It can be hard to find a good place. Make do with what you can. If you don’t have the perfect place, don’t let that keep you from doing it real good.

3. Positive posture

You know that whole yoga thing all the girls in the pants are doing? It originally came from meditation practices. The mindfulness folks of yesteryear noticed a connection between body posture and the kind of mind you have. It’s true. So, notice and be intentional about your posture when you sit.

It’s common to sit on a pillow with legs folded indian-style. Back straight, not leaning forward or backward. Head dignified (whatever that means to you). I’ve heard the guru guys talk about an “alert” spine. I like the use of words like “alert” and “dignified” to describe posture because you’ll come up with things to do with your hands and ways to be in your sitting that are different than other folks. That’s good.

I can’t do the indian style thing; my hip somethings are way too tight (and manly). So I made a little bench (with my hands, out of wood, so manly) I can use to sit on my knees like a badass samurai when he’s just hangin’ out (can’t over-emphasize how cool and masculine I look when I meditate, you guys).

In your posture there’s a little bit of discipline — a little bit of holding together and a little bit of letting go/relaxing. I think this is an important part of the mindfulness. Probably.

Note: You could totally walk as a form of meditation. When you do so, try to focus on your breath, or your steps, or something in your body. Because the point of the whole thing is not the sitting, it’s the awareness. More on that below.

4. Time thoughts

Start with little 5-20 minute sessions. Real magic can start to happen in the longer sittings (45+ min), but it takes some digging to get used to it for that long. Seriously. You never knew you had so much to do or so much anxiety until you try to sit down and meditate for 45 minutes before you’re ready for it.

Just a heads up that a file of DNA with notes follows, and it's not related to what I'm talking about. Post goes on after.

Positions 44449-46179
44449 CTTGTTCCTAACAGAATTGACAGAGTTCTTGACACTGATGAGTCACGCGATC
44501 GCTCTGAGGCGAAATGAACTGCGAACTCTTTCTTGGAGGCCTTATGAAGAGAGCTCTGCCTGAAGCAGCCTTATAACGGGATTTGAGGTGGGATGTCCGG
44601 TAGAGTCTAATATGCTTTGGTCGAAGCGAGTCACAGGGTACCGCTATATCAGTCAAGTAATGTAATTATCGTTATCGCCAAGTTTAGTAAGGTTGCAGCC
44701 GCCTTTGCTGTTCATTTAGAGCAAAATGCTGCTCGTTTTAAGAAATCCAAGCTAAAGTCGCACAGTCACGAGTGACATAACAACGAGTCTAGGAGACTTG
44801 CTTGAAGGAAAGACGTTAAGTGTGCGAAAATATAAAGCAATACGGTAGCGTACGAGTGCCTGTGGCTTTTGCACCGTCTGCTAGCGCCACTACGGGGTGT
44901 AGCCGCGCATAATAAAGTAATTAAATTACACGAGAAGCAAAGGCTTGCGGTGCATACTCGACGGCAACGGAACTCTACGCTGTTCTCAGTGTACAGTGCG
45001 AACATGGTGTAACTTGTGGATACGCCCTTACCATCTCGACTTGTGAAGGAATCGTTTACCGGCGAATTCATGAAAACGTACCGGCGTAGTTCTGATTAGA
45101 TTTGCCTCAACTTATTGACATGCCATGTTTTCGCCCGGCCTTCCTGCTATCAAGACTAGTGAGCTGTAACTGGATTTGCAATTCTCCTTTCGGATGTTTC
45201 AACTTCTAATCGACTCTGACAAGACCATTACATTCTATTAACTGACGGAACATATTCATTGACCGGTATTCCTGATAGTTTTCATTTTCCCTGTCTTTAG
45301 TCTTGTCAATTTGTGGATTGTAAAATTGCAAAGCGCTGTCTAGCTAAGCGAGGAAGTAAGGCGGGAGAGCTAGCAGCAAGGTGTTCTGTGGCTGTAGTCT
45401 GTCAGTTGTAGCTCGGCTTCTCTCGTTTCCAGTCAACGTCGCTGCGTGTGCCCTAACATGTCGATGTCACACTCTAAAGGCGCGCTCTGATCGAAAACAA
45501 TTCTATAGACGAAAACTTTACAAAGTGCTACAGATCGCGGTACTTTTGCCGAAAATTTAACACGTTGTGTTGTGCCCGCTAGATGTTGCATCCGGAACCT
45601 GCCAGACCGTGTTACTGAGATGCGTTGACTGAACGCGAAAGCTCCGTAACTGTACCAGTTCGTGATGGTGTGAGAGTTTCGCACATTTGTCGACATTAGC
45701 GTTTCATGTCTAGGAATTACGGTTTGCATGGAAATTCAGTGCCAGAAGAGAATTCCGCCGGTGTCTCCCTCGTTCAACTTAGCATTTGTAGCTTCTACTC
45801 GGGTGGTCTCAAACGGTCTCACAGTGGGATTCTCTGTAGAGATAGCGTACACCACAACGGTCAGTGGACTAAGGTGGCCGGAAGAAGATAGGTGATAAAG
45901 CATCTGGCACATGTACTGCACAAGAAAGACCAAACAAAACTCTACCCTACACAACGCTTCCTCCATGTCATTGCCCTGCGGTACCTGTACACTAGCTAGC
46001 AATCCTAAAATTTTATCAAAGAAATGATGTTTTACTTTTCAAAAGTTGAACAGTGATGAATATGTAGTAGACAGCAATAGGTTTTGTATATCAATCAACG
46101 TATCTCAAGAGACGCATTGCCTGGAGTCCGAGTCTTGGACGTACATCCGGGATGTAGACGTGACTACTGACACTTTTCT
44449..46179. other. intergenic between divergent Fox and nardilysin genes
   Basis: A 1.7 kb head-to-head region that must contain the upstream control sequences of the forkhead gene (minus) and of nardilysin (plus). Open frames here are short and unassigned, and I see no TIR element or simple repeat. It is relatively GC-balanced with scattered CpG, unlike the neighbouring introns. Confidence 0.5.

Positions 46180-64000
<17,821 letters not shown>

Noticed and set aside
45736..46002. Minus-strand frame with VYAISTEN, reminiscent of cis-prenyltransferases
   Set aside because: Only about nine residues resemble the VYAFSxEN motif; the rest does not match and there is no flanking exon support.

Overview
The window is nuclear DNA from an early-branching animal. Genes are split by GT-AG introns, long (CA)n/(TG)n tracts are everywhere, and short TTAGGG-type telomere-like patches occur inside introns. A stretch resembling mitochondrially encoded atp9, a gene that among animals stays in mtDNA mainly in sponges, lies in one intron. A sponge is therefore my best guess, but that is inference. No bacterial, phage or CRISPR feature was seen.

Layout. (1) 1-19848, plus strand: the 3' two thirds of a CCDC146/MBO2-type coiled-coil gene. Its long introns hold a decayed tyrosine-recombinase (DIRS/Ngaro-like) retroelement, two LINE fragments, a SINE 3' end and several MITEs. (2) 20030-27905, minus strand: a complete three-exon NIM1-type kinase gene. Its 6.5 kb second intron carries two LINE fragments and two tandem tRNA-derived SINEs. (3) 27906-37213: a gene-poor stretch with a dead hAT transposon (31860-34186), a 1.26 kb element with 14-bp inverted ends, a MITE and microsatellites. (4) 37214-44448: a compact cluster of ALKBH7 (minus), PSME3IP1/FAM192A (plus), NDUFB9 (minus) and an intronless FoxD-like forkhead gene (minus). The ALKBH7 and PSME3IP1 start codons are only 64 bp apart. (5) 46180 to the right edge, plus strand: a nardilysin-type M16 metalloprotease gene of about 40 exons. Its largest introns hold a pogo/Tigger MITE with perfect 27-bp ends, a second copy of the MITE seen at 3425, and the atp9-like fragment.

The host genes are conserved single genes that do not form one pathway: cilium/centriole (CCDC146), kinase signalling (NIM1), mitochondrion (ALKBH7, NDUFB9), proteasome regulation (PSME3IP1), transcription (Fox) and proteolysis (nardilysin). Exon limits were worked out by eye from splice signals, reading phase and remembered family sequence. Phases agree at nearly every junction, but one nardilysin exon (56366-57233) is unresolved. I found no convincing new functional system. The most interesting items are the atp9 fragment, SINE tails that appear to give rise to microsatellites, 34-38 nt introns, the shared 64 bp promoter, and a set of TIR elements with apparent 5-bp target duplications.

equanimity appI use an iPhone app called Equanimity (Enso may actually be a better option now). It’s pretty and you can set these little bells to chime at intervals. For example, right now my typical session is 25m with a chime every 5 minutes. I highly recommend this app.

Hell, you could start with 20 seconds a few times a day. When you wake up take 3 deep breaths before you get out of bed. Every red light, 3 deep breaths. Before every meal, 3. This is a good way to take a second, notice where you are, notice what’s in your body, be aware, grateful, etc. Again, it’s about the awareness, not the practice itself. The discipline serves the awareness, not the other way around. {chops an hundred wood boards in half}.

5. Come back to your breath

Ok, so the mindfullness thing is really about one thing: being aware. Being aware of right now. Not being caught up in some fantasy about the future or past. This is the goal. It sounds simple, but it’s effective.